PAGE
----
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N. Syracuse, NY: District settles lawsuit; school abused autistic student

June 20, 2023, Syracuse, NY, CNY Central: I-Team: CNY school district settles lawsuit, faces another over autism services

NORTH SYRACUSE, N.Y. — Robert and April can't help but smile when asked to describe their son. They said he's "a bundle of joy. Good heart, good kid. He's sweet, no ill-will in his heart for anybody."

The parents and their child, whose name will not be revealed, just finished their five-year legal fight with the largest suburban school district in Central New York, the North Syracuse Central School District. Their son, who is non-verbal and on the autism spectrum, is at the heart of this case, originally filed in May 2018.

Court papers obtained by the I-Team show how the student's parents say the North Syracuse School District denied necessary services to their "severely autistic child." One document claims "the evidence is overwhelming and clear" that school leaders were told quote "numerous times and in numerous ways by various experts and professionals that without (ABA) Therapy, he would be unable to make any social and academic progress."…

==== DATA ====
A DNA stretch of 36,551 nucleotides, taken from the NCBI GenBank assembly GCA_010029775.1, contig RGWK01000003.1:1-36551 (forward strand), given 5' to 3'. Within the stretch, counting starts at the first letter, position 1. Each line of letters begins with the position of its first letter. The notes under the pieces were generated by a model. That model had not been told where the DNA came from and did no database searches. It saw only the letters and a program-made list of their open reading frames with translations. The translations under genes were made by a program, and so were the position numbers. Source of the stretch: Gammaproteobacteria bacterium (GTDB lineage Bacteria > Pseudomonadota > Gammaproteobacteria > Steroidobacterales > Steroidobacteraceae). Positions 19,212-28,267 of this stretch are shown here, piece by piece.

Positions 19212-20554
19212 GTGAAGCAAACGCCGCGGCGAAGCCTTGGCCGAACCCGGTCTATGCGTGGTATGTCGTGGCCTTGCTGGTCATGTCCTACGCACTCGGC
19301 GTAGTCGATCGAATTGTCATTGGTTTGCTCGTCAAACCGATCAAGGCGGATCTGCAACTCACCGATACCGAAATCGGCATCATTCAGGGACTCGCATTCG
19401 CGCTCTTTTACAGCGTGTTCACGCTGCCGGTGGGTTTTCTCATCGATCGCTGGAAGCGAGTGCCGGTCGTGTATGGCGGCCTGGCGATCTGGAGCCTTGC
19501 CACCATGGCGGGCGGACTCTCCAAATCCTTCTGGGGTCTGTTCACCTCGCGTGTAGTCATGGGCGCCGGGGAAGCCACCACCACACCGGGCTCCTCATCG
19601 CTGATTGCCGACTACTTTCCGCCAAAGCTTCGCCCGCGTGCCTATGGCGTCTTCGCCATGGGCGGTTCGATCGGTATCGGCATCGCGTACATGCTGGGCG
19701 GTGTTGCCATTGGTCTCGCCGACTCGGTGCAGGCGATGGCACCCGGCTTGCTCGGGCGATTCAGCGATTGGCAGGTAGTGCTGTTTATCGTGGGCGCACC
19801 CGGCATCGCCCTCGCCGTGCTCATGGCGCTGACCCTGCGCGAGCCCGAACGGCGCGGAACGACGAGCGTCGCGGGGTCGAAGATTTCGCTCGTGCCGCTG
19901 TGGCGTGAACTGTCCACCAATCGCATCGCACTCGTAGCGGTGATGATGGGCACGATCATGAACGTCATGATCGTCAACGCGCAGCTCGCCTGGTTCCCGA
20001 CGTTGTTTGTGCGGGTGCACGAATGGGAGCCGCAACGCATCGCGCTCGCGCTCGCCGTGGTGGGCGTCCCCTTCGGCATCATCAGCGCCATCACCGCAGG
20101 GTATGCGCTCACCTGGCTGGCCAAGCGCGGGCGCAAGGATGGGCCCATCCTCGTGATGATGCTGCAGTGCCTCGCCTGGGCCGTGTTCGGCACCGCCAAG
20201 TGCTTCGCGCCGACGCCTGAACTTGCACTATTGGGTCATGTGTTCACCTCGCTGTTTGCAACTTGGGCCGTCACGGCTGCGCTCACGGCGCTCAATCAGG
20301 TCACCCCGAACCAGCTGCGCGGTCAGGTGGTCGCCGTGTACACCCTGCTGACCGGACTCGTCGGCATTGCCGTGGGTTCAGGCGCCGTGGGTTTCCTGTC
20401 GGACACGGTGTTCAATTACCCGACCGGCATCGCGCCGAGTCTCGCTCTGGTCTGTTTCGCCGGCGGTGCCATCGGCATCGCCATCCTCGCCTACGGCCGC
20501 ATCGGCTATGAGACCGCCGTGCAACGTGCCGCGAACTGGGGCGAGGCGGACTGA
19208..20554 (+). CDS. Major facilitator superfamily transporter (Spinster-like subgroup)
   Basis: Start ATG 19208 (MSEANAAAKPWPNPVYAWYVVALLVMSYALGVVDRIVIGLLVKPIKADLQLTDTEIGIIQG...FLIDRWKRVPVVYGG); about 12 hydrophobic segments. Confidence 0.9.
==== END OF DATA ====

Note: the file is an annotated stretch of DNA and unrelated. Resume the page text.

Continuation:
"He didn't receive it, he never received it while he was in the district," said the student's father, Robert.

The family started with an impartial hearing between them and district leaders. They discussed aides and teachers, even class sizes that would work best for their child and the hearing officer ordered school leaders to make those changes.

"There were multiple medical professionals that made recommendations that they decided not to follow," Robert explained. He said he was told by the district that providing the resources, which could have meant an outside aide to accommodate this, would affect union negotiations. Documents show the Assistant Superintendent saying a therapist "can't come and be there with him as an assistant to him because we have our own staff. They just can't."

Records go on to indicate the district's Assistant Superintendent of Human Resources testified too, saying labor contracts do not prevent defendants from hiring professionals outside their labor unions when union members are not qualified to perform the services needed to a disabled student.

"None of them denied that he needed it, none of them denied that it would be beneficial. They just said it couldn't happen there," Robert said.

But, there was another problem the child's parents said they discovered. They said the district "chose what's easier for them, [which] was to strap a kid, who can't say stop, who can't say no, can't say I'm scared, can't say I've got to get up and use the bathroom, any of that ... in a chair." Robert said the fact kept popping up in all his therapy notes and his school records. The student's mom, April, said it made her feel guilty, "that we couldn't protect our child."

A pre-trial deposition interview shows questioning about this between the family's lawyer and Dawn Hussein of the district's Early Education Program.

Documents allege the district used a Rifton chair to restrain the child during the 2016-2017 school year, which is a specific brand name that makes chairs for "active seating" in sizes needed for small children up to an adult.